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I recently purchased a 2000 GMC K3500 4X4, auto, 5.7, short cab, that has an issue with the 4 wheel drive not engaging. I first thought it might be the actuator, but, after further inspection, i found that no power is going to the actuator at all. The 4 wheel drive is engaged by a lever on the floor, not a button on the dash. I have checked all the fuses, and unless i missed something, i dont see any that are blown. I dont have the manual for the truck, and i cant seem to find out if there are any relays, or even which fuses, are for the 4 wheel drive system, so, my first question is, does anyone know which fuses or relays i would specifically look for, and where they might be located? Any diagrams you can post, or point me to, would be greatly appreciated. Next question, because it is lever actuated, and not button actuated, would it still have the control unit, that i cant remember the name of, that the electronic systems have on the transfer case, and, if so, where would it be located? I cant seem to find anything on the transfer case that looks like what i found for pics of that part online.


My other issue with it is unrelated to the transfer case, but, the PO installed an aftermarket cold air intake, that i had all kinds of issues with, due to air leaks at all the clamps, the filter laying against the exahaust, and basically very poor installation. My question there is, which would be the better option, as i bought the truck to use mainly as a plow vehicle, so, would it be better to find the original air box and plumbing, and install that, or, does the cold air intake really make a difference in power and fuel economy on these trucks?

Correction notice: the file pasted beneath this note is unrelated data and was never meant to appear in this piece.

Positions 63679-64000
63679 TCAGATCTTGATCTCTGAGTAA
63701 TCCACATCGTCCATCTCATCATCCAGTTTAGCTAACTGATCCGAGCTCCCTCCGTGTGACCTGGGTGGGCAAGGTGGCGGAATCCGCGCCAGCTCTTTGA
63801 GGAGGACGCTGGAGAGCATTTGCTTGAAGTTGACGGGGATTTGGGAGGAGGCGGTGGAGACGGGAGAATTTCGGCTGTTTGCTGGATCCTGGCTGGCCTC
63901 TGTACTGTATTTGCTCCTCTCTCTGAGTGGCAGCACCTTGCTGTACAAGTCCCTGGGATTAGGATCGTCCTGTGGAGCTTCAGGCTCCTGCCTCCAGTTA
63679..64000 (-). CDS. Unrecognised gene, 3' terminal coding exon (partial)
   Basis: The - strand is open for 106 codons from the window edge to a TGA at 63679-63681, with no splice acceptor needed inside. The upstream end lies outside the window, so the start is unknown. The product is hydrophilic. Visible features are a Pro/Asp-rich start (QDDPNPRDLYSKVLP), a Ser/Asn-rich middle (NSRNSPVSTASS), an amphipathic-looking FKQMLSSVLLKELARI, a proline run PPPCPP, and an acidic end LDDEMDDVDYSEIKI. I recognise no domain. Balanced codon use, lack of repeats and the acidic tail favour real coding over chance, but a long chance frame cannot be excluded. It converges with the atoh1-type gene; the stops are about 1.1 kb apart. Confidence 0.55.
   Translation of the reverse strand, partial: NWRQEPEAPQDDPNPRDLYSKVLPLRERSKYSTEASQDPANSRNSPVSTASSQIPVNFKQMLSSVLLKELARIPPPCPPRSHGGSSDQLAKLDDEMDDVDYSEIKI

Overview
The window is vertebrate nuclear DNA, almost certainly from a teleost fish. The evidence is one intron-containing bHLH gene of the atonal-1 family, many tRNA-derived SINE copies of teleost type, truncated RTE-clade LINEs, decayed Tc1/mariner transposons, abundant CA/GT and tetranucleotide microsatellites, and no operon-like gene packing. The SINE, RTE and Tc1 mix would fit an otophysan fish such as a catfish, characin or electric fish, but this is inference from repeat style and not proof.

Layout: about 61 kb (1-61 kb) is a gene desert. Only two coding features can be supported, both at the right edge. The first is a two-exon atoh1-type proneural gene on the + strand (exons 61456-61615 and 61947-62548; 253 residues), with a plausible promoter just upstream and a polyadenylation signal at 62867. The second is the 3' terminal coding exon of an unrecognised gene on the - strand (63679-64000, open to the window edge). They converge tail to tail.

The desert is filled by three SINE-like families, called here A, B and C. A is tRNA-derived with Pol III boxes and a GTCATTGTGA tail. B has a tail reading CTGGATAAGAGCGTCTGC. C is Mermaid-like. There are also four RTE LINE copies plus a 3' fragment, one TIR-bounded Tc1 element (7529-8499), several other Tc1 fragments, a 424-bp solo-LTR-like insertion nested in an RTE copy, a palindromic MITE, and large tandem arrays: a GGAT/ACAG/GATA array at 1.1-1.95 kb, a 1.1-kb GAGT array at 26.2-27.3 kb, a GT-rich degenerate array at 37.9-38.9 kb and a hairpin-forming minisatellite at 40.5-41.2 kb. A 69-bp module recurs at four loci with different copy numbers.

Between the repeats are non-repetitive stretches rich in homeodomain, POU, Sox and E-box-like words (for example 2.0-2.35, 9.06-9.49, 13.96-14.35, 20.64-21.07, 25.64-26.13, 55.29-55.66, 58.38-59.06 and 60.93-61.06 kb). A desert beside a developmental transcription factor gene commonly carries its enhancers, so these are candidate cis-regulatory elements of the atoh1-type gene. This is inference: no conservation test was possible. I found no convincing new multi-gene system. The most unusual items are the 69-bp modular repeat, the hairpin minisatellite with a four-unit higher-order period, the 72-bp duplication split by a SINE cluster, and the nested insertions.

Thank you in advance for any help you guys can give me with this.

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I may have fixed the 4 wheel drive issue myself, but, im lost on what might have caused it to happen in the first place. I found the diagram for the fuse box, figured out which fuse is for the 4wd, replaced it, and now the 4 wheel drive light works, and there is power at the actuator, so, it seems the fuse was the issue, but, my question is, what caused it to blow in the first place. Would driving it at highway speeds in 4hi cause the fuse to blow? Or, would something else be the more logical reason?

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More like wiring or a short, biggman100...As you well know, anything that raises resistance, in 12VDC that means on the positive or ground side, will blow a fuse.  If the new fuse blows, run a resistance check or a check for insulation resistance and short(s) to ground...



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